Discovering the Other Silver Line

September 1st, 2014

MBTA’s Silver Line Bus Rapid Transit (BRT) is impressive and efficient, but could be easier to use for visitors.

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Boston’s Silver Line BRT at one of its Logan Airport stops. Photo by the author.

I recently flew to Boston for the first time in years and had the opportunity to ride their Silver Line BRT  that provides service between Boston Logan Airport and south Boston.  The service features some dedicated right-of-way, real-time arrival signage and a few actual stations.

The Silver Line has real-time arrival screens at Boston Logan, easing the wait time for customers excited to explore a city or return home.  The buses used are dual-power, meaning they run on electricity via overhead wires at some times and on diesel when there are no wires.  The switching between the two takes a few minutes but it really wasn’t very noticeable.

I was very impressed with the stations.  For example, the World Trade Center station is a significant and impressive structure, and felt more like a traditional rail station that a bus stop by far.  It features a multi-story tower topped with the “T” logo.  The station interior features side platforms, escalators and stairs, real-time arrival screens and public art.  A station like this makes a statement that high quality transit service will be operating here for a long time, despite not having rails in the ground.

One interesting feature of this service is that it is free to board the bus at Logan, which means that visitors do not need to experience the potential hassle of purchasing Charlie Cards or Tickets.   But this leaves customers with no pass or ticket to return to the airport.  I spent some time in downtown Boston looking for a venue to purchase a Charlie Card (like Metro’s SmarTrip® card, to add to my super-nerdy, fare-media collection) and couldn’t find any place that sold them.

Another confusion with the Silver Line is that it dropped me off at the curb in Boston directly in front of an official Silver Line station.  For my return to the airport, I didn’t know that the station existed at first, and nearly waited on the curb for the bus that likely would have only taken me in the opposite direction.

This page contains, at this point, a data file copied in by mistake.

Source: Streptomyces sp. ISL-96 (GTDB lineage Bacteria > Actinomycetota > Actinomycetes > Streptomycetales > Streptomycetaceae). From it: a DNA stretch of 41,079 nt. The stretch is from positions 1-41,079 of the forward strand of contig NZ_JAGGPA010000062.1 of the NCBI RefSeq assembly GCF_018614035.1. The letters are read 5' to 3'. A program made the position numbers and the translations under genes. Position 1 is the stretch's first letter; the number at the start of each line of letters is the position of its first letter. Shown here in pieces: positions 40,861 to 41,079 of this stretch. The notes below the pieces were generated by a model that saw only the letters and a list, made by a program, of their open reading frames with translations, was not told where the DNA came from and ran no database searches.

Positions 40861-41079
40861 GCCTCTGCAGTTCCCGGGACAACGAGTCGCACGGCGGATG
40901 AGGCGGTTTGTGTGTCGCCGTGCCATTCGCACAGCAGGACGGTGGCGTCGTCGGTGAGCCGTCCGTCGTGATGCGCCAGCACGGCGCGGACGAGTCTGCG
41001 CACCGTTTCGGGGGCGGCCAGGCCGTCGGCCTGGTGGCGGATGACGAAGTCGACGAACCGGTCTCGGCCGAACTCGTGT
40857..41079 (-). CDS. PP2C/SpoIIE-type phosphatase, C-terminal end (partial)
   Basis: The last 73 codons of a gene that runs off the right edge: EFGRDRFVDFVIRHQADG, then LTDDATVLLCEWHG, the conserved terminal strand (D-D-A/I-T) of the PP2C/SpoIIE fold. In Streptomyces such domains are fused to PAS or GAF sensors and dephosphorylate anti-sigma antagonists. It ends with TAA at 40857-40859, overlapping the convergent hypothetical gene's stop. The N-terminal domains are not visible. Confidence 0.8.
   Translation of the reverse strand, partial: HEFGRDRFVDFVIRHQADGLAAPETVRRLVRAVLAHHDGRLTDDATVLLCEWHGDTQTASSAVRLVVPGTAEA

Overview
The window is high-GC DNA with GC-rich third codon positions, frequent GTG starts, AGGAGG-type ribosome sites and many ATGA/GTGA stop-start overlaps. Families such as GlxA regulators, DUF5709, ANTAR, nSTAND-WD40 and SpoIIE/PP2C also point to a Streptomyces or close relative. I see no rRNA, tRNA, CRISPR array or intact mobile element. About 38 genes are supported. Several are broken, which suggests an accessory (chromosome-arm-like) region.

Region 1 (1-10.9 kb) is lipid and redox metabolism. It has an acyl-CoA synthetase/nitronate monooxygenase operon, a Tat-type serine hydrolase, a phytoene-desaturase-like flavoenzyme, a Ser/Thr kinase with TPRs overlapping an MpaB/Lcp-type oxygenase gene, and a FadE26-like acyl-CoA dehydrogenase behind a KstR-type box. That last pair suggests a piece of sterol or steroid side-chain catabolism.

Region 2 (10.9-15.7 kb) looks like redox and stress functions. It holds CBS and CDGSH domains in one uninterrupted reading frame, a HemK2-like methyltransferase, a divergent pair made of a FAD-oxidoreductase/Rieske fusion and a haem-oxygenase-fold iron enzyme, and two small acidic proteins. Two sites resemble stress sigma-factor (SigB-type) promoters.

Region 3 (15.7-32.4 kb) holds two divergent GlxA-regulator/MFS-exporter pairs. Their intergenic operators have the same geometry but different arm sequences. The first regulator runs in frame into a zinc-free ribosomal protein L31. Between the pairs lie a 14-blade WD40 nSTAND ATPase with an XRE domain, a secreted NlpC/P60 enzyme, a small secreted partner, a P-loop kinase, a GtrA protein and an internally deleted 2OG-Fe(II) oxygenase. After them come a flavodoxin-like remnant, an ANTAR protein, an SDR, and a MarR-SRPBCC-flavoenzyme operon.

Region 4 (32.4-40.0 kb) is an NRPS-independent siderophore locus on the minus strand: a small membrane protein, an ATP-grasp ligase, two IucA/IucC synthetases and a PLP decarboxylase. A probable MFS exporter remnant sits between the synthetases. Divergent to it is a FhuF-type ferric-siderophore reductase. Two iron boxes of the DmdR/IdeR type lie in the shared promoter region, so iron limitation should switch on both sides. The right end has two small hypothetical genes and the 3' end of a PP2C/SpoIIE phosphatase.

Once I figured out the Silver Line station was an actual, full-service station, I walked in and looked to purchase my fare.  Oddly enough, the ticket vending machines weren’t configured for single-trip tickets, and I had to purchase a Charlie Ticket (similar to Metro’s paper farecards) with a $5 value for a BRT fare of $2.65.  Just in time to leave Boston and not use it ever again.  I would have been glad to purchase a Charlie Card (which enables discounted fares) at the airport pre-loaded with round-trip value.

In general, my experience with the Silver Line was a positive one.  It got me where I wanted to go quickly and efficiently, and I appreciate that Boston chose to invest in BRT, which is less expensive than streetcar or light-rail but has more economic development potential than traditional bus service.

As our region begins to implement BRT projects, we learn from the experience of other transit agencies and hope to provide the best possible customer experience.

What BRT systems have you ridden?  What features of BRT would you like to see in the DC region?

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Categories: Engage > Transit Travelogue Tags: , , ,
  1. AL
    September 1st, 2014 at 11:06 | #1

    I lived in Boston for a few years before moving back to Md. The MBTA Silver Line is decent, but the above ground portions could stand to be improved.

    I don’t know if they changed the routes, but one used to be able to take it from Logan to South Station in Boston, where the bus would drop off inside South Station (within fare control, for free transfer to the Red Line).

    MBTA makes it oddly difficult to obtain a Charlie Card. You can get them from a special office at some stations, like Downtown Crossing. The plus side is (as of a year ago or so) there is no charge for the card itself. If you want a new card with a starting balance of $5, you pay $5.

  2. September 1st, 2014 at 12:08 | #2